For nearly the next century, the Acadians would see their territory move back and forth between various European powers. From 1654 to 1667, they were under the control of the English, and then fell back under the control of the French on July 31, 1667 with the signing of the Treaty of Breda. By this point, there were 300 Acadians living in the area, consisting of 60 families.
In 1674, the Dutch conquered Acadia and named the region, New Holland. The Dutch would leave the region in 1678 and it would once again return to the French. Over the next few decades, the Acadians would begin to move out from Port Royal and create new settlements in the region.
In 1713, the land of the Acadians once again transferred to the British. A decade and a half later, in 1730, the British asked the Acadians to promise to remain neutral in any conflict between Britain and France. While the Acadians remained out of European matters in the region for the most part, France and Britain continued to jockey back and forth for control of the region.
For the Acadians caught in the middle of the European powers, they didn’t want to be involved and they celebrated their independence. More often than not, they didn’t want to swear allegiance to the French anymore than they did to the British.
Both sides tended to leave the Acadians in peace because the Acadians had been established in the area for nearly a century by this point. They were skilled at growing in the area, and their food was traded with the British and French. That same skill would worry the British who felt it helped the French.
One British administrator would say quote:
“So their skill in the fishery, as well as the cultivating of the soil, must inevitably make that island . . . at once the most powerful colony, the French have in America, and of the greatest danger and damage to all the British colonies as well as the universal trade of Great Britain.”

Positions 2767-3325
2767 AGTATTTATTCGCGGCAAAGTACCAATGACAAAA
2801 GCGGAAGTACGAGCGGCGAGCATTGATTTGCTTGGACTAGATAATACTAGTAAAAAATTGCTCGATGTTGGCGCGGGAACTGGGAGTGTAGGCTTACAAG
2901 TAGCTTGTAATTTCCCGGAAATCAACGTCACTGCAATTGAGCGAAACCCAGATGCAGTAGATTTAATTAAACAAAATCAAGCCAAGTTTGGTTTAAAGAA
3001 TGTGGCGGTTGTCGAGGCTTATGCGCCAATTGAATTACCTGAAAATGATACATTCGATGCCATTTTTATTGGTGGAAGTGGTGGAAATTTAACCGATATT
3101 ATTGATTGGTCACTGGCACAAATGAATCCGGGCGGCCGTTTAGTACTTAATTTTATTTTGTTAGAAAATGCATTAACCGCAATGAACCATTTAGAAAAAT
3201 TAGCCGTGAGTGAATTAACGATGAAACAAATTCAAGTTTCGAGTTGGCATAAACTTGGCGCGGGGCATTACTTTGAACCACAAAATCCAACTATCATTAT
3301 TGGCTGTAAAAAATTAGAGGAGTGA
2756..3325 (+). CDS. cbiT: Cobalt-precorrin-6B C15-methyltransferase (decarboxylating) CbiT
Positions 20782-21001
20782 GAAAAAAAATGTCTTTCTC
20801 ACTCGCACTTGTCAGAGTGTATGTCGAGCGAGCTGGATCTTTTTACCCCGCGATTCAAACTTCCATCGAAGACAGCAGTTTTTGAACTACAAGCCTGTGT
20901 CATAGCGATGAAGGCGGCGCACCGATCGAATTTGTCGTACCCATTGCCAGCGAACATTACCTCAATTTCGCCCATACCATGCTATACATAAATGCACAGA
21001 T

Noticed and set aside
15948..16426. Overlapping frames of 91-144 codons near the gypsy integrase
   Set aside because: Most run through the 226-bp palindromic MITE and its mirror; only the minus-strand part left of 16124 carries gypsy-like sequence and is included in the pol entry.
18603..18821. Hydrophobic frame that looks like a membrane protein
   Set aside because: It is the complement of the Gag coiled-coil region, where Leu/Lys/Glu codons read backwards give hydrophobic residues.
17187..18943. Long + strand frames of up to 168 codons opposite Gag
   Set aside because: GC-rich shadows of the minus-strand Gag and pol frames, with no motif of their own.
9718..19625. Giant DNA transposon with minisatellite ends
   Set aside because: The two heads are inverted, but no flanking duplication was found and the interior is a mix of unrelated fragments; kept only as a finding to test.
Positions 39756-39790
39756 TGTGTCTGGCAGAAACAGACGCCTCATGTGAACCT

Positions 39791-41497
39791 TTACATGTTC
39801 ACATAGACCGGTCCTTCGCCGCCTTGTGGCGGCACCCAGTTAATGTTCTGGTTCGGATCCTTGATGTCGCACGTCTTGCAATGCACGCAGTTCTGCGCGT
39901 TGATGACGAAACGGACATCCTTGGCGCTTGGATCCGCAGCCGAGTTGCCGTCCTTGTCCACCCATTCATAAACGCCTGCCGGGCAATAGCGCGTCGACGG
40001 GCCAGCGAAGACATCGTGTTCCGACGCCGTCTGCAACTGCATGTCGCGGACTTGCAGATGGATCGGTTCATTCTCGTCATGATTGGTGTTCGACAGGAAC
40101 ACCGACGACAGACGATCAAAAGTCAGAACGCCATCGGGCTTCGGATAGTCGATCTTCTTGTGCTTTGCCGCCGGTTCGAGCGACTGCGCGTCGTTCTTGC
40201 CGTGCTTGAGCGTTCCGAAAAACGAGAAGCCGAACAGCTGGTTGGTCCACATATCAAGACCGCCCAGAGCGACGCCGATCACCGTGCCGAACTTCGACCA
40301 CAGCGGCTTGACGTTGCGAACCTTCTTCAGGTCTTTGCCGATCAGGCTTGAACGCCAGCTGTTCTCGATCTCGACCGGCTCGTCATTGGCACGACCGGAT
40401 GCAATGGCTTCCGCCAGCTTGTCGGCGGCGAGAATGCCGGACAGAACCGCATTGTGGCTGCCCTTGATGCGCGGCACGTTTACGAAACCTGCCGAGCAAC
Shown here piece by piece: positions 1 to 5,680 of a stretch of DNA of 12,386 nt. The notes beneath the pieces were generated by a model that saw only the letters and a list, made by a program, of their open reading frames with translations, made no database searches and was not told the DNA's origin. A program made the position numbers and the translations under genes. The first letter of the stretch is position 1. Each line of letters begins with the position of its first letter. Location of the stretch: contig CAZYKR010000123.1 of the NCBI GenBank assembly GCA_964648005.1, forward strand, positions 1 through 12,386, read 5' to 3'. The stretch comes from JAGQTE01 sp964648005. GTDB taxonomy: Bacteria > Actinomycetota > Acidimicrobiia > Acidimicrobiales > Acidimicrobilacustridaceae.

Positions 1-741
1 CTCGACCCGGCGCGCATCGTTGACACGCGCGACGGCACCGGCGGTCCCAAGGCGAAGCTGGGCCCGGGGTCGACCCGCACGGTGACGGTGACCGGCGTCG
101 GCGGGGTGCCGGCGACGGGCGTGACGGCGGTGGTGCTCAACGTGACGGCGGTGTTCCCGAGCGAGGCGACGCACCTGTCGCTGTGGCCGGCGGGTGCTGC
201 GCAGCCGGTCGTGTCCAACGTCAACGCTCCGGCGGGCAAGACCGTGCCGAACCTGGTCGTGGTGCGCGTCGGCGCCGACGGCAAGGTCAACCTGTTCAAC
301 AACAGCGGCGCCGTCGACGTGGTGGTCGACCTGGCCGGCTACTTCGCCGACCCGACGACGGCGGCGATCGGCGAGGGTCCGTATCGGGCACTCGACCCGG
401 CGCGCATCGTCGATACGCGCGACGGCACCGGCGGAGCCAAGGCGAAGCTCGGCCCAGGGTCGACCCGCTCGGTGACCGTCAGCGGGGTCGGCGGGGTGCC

France would establish the Louisbourg fortress on Cape Breton Island, leading the English to establish a naval base at Halifax. When Fort Beausejour was established by the French in 1751, the British built Fort Lawrence close by.
In June 1755, Fort Beausejour fell to the English and inside, 270 Acadian militia were among the troops. Governor Charles Lawrence saw this as a violation of the agreement from four decades previous, which would begin the movement towards the Acadian Expulsion.
He would meet with the Acadians the following month, pressing the delegates to accept an oath of allegiance to Britain. The delegates, having been part of a culture that had enjoyed relative independence for over a century, naturally refused. There is some debate over this though. When the Acadians were ordered to surrender their guns, they refused as they needed them for hunting. Lawrence saw this as insolence, so he pushed the allegiance swearing but many Acadians apparently said they would do so but only if they did not have to bear arms against France. Lawrence saw this as refusing to become English subjects, and therefore considered the Acadians rebels.
Lawrence would write quote:
“Those who won’t conform themselves to the laws of any government don’t deserve its protection.”
Lawrence, and those who supported him in his council, who themselves were supported by new English settlers, wanted Acadian lands. The Acadians had spent a century building up the lands they had settled, and those lands were coveted. With the area now a British colony, many questioned how what they considered to be an enemy, were allowed to occupy the land.
On Sept. 5, 1755, all males over the age of nine were told to gather at the Grand-Pre Church for a proclamation from Lawrence. He would read quote:
“That your Land & Tennements, Cattle of all Kinds and Livestocks of all Sorts are forfeited to the Crown with all other your effects Savings your money and Household Goods, and you yourselves to be removed from this Province.”
The Expulsion of the Acadians had begun.
Charles Morris would be the man who would devise the plan to begin the expulsion. On Aug. 10, 1755, a warm day as the Acadians filed into church for Sunday services, Morris had the churches surrounded where as many of the men as possible were captured as they attended church. While the men were rounded up, the dykes around the communities were breached, while crops and houses were burned to the ground.